Brotherhood among a disparate body of people united in their interests, aims, beliefs, and so on. Although ‘fraternity’ was a political goal at a time when politics was dominated by men, no contemporary contrast with ‘sisterhood’ is intended by most of those who today embrace fraternity. The goal, rather, is to instantiate in the wider community the sorts of feelings for each other, and the sorts of behaviour towards each other, that brothers and sisters are taken to have or display. This has commonly been thought to be impossible without greater equality, and one defence of that value is that it facilitates fraternity. Characterizing the sentiment and behaviour need not romanticize the family. What appears to be intended is a conscious or unconscious setting aside of calculations of self‐interest for a greater willingness to recognize that others, too, have their projects and concerns. To this extent ‘fraternity’ suggests greater altruism. But it also suggests some shared purposes, to be jointly pursued, so its antithesis would be self‐absorption. In particular, perhaps, it suggests a common concern with the circumstances in which each person can develop most fully or most satisfyingly. Finally, it suggests a sense of belonging to a unit with which one can readily, if not naturally, identify: the community is a sort of extended family, rather than an ‘anonymous’ society outside it.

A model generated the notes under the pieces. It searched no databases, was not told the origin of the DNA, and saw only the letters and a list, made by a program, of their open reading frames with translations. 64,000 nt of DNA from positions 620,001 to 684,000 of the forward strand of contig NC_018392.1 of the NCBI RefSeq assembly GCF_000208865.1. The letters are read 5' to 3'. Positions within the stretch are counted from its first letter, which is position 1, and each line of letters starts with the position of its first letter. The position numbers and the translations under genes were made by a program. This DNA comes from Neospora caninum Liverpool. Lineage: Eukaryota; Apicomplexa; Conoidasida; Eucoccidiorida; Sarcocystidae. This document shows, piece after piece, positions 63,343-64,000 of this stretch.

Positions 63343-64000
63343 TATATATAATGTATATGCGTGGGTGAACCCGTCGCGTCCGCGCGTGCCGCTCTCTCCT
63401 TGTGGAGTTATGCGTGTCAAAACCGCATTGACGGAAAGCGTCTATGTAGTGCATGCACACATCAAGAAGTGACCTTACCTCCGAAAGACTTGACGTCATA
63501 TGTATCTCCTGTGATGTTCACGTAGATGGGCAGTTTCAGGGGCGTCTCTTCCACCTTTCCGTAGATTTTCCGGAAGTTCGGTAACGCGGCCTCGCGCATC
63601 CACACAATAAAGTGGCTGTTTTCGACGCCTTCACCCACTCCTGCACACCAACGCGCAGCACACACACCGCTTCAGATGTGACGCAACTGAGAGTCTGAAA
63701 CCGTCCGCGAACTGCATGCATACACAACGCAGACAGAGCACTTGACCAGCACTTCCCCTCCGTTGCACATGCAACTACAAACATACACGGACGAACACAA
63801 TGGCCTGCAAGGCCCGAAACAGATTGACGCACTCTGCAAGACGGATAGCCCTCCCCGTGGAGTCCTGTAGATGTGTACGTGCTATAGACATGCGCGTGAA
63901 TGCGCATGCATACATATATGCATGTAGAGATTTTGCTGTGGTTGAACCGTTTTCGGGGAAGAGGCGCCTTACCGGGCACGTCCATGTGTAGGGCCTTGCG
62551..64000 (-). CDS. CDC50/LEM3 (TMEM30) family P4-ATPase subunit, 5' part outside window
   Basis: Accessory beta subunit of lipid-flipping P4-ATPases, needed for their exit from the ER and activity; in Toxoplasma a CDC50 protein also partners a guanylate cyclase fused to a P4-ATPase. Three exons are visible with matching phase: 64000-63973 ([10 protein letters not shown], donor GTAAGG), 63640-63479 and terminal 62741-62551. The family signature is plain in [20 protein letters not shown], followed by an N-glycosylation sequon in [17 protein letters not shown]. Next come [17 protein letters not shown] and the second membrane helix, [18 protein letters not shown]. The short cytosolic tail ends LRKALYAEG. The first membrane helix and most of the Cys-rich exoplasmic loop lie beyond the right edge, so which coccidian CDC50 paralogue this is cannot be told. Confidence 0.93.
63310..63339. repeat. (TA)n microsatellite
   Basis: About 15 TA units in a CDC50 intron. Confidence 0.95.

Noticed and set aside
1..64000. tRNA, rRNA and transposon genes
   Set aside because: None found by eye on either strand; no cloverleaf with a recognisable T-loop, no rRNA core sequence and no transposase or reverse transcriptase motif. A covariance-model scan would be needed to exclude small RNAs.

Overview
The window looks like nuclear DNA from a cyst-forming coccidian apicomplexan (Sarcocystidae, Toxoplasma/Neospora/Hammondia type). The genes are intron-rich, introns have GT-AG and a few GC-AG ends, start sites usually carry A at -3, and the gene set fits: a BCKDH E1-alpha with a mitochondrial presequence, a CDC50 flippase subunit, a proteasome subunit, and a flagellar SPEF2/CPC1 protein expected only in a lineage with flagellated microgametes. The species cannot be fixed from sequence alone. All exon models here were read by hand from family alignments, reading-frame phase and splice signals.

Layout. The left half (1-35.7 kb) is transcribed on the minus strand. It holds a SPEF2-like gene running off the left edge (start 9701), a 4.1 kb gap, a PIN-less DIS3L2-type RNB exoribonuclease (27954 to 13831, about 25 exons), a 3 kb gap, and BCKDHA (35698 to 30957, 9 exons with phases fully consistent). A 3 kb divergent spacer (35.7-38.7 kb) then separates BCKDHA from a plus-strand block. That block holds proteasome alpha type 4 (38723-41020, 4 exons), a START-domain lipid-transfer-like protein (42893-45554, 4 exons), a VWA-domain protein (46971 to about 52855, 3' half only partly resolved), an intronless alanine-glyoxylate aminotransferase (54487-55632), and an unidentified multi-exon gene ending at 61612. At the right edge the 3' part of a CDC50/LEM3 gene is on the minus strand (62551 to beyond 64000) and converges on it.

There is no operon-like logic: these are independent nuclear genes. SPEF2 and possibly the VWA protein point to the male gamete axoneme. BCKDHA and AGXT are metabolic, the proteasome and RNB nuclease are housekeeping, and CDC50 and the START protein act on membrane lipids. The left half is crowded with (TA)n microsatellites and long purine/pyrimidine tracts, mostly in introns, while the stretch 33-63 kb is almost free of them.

Subjects: Politics — Medieval and Renaissance History (500 to 1500).